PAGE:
This forum has been closed.
Comment Sorting
Comments
     
by: Mandla Ntshakala from: Swaziland
May 17, 2012 9:00 AM
As I read this this subject on Ancient Mayans and Extra Terrestrial, I think that maybe the ET are no longer appearing because they destroyed their planet, including themselves using the heat energy like nuclear. We are on that same route of destroying ourselves and the planet. I do'nt believe in supernaturaliasm however for life outside our own is different.


by: Humanist & Mathematician
May 16, 2012 10:45 AM
Those Mayas practiced human sacrifices more than anyone. We should prohibit the study of their gory culture like it is done in relation to Hitlerism. Why, is anyone interested in their insights into future? What kind of sick interest would be that? Akin to necrophilia. What’s good may be in regal colors of the Mayan king if his consecration was tied to human sacrifice?

Featured Videos

Your JavaScript is turned off or you have an old version of Adobe's Flash Player. Get the latest Flash player.
West Africa Ebola Vaccine Trials Possible by Early 2015i
X
Carol Pearson
August 30, 2014 7:14 PM
A U.S. health agency is speeding up clinical trials of a possible vaccine against the deadly Ebola virus that so far has killed more than 1,500 people in West Africa. If successful, the next step would be a larger trial in countries where the outbreak is occurring. VOA's Carol Pearson has more.
Video

Video West Africa Ebola Vaccine Trials Possible by Early 2015

A U.S. health agency is speeding up clinical trials of a possible vaccine against the deadly Ebola virus that so far has killed more than 1,500 people in West Africa. If successful, the next step would be a larger trial in countries where the outbreak is occurring. VOA's Carol Pearson has more.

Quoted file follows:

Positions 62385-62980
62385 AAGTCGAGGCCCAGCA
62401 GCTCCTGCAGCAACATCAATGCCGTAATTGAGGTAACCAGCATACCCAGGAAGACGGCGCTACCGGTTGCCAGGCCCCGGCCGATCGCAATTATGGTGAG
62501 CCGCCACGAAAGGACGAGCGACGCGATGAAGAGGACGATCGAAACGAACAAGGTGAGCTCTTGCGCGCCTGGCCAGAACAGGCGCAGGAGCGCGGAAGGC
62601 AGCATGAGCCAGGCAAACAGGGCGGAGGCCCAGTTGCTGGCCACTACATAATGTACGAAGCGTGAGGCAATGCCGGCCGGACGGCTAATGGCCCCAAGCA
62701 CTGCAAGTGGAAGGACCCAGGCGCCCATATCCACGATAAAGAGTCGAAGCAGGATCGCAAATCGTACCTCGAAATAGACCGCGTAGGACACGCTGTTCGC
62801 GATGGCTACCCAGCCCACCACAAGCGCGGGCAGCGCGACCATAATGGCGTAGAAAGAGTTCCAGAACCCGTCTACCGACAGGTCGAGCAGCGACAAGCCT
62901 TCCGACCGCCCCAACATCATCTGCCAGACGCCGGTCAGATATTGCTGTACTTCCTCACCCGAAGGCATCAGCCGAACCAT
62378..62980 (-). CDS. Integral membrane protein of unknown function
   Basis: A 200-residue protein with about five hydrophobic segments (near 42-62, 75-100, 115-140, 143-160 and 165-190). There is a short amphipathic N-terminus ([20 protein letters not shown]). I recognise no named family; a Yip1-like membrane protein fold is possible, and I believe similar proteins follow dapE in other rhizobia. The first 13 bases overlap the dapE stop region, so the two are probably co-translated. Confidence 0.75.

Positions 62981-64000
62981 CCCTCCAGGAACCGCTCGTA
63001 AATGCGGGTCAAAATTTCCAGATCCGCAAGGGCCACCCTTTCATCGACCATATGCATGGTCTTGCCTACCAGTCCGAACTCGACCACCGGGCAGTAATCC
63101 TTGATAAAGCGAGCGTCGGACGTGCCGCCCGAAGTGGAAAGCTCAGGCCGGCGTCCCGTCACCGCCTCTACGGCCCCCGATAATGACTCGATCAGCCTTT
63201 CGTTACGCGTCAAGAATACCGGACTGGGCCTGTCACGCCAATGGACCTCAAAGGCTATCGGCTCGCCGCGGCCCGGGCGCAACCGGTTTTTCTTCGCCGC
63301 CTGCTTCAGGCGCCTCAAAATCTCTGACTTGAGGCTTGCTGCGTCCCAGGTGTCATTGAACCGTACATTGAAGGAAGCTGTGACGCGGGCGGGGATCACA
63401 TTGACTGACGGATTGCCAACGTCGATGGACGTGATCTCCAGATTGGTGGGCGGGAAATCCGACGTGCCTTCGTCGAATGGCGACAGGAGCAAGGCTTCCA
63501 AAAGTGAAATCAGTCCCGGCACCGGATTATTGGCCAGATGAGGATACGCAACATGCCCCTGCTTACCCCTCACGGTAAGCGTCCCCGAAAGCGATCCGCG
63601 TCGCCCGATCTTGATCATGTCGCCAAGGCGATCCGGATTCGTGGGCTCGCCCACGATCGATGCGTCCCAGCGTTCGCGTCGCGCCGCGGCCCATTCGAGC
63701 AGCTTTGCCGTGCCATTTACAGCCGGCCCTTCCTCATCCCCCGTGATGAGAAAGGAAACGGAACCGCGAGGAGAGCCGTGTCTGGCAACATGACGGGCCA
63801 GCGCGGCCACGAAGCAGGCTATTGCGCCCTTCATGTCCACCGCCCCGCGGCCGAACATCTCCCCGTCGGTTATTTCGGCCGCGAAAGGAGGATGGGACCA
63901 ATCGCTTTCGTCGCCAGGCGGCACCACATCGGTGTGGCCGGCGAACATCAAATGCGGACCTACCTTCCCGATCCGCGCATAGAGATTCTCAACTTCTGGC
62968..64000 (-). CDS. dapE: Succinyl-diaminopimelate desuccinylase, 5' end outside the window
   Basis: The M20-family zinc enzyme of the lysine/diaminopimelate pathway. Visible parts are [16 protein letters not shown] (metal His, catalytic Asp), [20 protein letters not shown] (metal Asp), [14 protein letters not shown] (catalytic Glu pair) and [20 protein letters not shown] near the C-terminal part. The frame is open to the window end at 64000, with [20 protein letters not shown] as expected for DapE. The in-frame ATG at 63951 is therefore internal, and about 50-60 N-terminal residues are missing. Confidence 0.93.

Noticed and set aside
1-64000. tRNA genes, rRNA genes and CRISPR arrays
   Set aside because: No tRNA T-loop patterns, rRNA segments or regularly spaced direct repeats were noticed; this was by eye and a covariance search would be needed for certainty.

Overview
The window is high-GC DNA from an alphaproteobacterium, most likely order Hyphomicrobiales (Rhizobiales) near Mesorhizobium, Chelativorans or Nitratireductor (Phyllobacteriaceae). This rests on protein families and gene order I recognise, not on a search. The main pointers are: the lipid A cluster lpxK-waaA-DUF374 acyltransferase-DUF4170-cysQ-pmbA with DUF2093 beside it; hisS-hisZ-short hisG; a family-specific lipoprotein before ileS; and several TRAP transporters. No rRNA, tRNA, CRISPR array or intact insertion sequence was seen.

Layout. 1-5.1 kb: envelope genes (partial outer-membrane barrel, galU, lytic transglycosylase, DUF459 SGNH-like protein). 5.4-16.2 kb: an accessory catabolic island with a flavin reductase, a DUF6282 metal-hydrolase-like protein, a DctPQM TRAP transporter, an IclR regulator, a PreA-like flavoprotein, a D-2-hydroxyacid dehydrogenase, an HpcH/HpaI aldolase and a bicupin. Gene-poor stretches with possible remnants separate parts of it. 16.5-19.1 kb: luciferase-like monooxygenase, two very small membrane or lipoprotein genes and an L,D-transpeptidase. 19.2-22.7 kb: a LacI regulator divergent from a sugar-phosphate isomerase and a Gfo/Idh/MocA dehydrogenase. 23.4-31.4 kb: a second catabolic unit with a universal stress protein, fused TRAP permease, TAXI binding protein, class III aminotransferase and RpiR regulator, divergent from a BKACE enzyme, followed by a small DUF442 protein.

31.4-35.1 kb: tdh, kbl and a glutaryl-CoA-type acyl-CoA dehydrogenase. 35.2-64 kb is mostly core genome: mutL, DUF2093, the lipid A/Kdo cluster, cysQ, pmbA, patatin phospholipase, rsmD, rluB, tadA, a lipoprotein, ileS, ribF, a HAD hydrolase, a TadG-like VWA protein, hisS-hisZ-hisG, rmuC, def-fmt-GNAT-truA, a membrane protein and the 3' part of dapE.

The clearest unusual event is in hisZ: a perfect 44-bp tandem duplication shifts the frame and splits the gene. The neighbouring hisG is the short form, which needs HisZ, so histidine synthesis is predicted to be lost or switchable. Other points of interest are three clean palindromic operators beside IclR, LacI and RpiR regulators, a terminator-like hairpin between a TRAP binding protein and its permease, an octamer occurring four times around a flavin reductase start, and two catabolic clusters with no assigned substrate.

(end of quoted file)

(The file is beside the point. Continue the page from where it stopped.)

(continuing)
Video

Video Survivors Commemorate 70th Anniversary of Nazi Liquidation of Jewish Ghetto

When the German Nazi army occupied the Polish city of Lodz in 1939, it marked the beginning of a long nightmare for the Jewish community that once made up one third of the population. Roughly 200,000 people were forced into the Lodz Ghetto. Less than 7,000 survived. As VOA’s Kane Farabaugh reports, some survivors gathered in Chicago on the 70th anniversary of the liquidation of the Lodz Ghetto to remember those who suffered at the hands of the Nazi regime.
Video

Video Cost to Raise Child in US Continues to Rise

The cost of raising a child in the United States continues to rise. In its latest annual report, the U.S. Department of Agriculture says middle income families with a child born in 2013 can expect to spend more than $240,000 before that child turns 18. And sending that child to college more than doubles that amount. VOA’s Deborah Block visited with a couple with one child in Alexandria, Virginia, to learn if the report reflects their lifestyle.
Video

Video Chaotic Afghan Vote Recount Threatens Nation’s Future

Afghanistan’s troubled presidential election continues to be rocked by turmoil as an audit of the ballots drags on. The U.N. says the recount will not be completed before September 10. Observers say repeated disputes and delays are threatening the orderly transfer of power and could have dangerous consequences. VOA correspondent Meredith Buel reports.
Video

Video Ukraine Battles Pro-Russia Rebel Assault

After NATO concluded an emergency meeting to discuss the crisis in eastern Ukraine, the country is struggling to contain heavy fighting near the strategic port of Mariupol, on the Azov Sea. Separatist rebels are trying to capture the city, allegedly with Russian military help, and Ukraine's defense forces are digging in. VOA's Daniel Schearf spoke with analysts about what lies ahead for Ukraine.